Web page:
By Margarita Nahapetyan
Playing violent video games contributes to an increase in aggressive and less caring behavior, regardless of age, gender or culture, says an Iowa State University professor of psychology Craig Anderson. Also, according to Prof. Anderson and his fellow colleagues, violent computer game playing increases aggressive thinking and aggressive affect, and does nothing to promote positive social behaviors in people.
Prof. Anderson and his team conducted a statistical analysis of existing studies on more than 130,000 video game players from elementary school age to college in the United States, Europe and Japan. The analysis showed that violent video games affected children in both Eastern and Western cultures, both in males and females, and in all age groups studied. Although some people might assume that elementary school children would be more likely to be influenced by violent games and be more susceptible to behavior change than college students, the experts said this does not seem to be the case.
Craig Anderson, who directs the Center for the Study of Violence at Iowa State University in Ames, said that he was not surprised by the general results of his research, but he did find it quite interesting that girls demonstrated the same increases in aggressive behavior as did boys. Similarly, players of video games in both Western and Eastern cultures showed the same effects.
The scientists strongly suggested that parents treat their children's video game habits just as they would treat their diet habits. Just as a steady diet consisting of snacks, potato chips and soft drinks is not healthy, they said, so is a steady entertainment diet of violent video games. Once analyzing the known risk factors for the development of aggression and violence, it becomes clear that some are bigger than media violence and some are smaller. However, Anderson said, video games are not all bad if they are played in moderation. "If a given child has no other risk factors for becoming aggressive, then playing a violent video game for a few hours a week is not going to turn them into a school shooter," he said.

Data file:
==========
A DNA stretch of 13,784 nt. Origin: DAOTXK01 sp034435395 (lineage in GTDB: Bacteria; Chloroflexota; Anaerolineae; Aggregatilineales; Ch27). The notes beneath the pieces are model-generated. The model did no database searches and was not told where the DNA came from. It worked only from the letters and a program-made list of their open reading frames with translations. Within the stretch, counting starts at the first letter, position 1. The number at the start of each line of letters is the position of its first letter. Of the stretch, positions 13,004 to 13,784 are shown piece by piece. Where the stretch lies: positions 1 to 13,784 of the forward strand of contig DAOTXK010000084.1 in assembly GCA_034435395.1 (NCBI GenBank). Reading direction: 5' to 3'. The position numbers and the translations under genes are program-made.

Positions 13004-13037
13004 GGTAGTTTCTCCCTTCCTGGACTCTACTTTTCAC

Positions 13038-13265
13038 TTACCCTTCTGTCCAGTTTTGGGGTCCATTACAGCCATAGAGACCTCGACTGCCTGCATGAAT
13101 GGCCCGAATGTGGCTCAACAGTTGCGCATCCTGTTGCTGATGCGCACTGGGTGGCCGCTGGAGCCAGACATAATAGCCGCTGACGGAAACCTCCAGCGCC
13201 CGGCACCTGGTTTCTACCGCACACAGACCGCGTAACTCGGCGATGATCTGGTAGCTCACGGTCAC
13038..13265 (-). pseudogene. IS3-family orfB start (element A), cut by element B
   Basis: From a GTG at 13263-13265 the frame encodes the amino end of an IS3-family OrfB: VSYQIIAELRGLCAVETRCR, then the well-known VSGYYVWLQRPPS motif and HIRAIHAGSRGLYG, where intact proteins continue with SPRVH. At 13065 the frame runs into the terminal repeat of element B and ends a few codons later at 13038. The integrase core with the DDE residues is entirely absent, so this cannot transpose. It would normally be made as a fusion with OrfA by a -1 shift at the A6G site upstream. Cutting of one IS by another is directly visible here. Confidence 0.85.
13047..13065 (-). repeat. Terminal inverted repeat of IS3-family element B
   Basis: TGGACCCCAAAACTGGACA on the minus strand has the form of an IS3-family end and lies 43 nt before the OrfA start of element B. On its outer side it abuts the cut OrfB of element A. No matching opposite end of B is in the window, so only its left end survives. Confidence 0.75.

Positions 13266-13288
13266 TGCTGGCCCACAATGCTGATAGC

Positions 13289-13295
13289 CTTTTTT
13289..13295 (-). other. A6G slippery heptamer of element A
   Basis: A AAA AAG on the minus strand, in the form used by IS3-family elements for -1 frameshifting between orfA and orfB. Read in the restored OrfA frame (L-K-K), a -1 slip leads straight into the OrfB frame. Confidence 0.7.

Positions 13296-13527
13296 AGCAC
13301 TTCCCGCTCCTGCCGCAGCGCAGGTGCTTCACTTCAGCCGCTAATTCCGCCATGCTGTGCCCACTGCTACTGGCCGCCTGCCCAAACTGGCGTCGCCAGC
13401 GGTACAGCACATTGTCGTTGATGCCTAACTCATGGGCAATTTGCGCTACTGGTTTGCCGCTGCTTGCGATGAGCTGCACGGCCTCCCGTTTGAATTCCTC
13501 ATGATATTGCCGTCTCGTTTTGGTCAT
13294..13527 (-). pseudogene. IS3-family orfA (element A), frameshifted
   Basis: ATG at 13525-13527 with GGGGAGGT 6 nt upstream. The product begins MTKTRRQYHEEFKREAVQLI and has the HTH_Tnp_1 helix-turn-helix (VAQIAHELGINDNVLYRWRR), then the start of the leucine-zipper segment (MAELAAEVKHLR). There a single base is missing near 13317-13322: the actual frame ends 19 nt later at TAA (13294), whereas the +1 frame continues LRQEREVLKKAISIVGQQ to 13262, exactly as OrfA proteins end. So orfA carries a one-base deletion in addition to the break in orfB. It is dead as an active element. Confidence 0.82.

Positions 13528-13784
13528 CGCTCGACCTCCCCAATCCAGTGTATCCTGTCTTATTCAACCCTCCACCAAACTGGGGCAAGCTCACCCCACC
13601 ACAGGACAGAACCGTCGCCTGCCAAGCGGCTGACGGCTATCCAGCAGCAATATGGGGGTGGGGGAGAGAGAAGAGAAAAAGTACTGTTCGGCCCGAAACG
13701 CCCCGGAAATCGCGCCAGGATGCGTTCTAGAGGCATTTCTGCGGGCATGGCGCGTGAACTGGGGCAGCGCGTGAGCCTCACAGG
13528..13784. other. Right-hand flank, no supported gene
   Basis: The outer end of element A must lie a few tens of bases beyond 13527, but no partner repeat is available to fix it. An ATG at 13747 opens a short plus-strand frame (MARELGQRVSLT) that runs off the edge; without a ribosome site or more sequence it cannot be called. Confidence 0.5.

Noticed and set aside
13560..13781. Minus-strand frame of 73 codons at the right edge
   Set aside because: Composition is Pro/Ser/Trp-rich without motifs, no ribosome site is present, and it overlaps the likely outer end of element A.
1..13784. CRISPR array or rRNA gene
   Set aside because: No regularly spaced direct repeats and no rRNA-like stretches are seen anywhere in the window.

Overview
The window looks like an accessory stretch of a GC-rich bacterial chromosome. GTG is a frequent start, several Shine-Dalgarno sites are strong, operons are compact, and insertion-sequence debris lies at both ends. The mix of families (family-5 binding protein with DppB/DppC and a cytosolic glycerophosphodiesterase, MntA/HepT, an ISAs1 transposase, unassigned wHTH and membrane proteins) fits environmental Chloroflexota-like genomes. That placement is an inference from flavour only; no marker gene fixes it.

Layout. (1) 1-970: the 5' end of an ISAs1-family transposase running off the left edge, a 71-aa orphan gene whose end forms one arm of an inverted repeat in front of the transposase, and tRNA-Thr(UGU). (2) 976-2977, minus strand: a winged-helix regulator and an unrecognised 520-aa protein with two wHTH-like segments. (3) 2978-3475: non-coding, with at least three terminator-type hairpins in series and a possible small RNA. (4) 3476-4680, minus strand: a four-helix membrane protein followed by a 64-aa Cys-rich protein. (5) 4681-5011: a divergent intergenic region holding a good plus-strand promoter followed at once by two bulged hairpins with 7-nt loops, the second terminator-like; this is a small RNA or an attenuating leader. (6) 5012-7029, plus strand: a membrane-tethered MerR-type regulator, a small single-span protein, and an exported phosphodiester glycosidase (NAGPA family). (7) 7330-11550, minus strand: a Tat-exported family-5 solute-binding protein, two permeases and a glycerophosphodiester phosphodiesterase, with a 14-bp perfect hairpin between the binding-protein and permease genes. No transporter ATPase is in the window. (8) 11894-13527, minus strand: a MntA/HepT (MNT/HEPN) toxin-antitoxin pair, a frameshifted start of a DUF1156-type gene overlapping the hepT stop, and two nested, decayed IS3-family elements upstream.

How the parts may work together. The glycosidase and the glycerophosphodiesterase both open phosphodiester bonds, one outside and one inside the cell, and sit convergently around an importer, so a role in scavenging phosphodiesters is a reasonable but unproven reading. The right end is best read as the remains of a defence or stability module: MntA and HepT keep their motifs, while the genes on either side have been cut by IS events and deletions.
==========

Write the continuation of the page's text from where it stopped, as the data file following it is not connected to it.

Anderson noted that video game violence is actually the only causal risk factor that is relatively easy for parents or caregivers to monitor and do something about. For example, the game rating itself does not indicate at all whether a game is healthy or unhealthy, many games rated "E" (for "everyone") contain violence, Anderson said. According to him, any game that involves killing or harming another character in order to be advanced to the next level is likely to be teaching inappropriate behavior to those who are playing it.
The authors also noted that while violence in movies and television shows has long been examined for its potential impact on viewers' behaviors, video gaming, a much newer phenomenon, lacked a broad study to provide the conclusive evidence on how violent video games affect people's thoughts and behavior.
The findings are published in the March 1, 2010 issue of Psychological Bulletin, a journal of the American Psychological Association.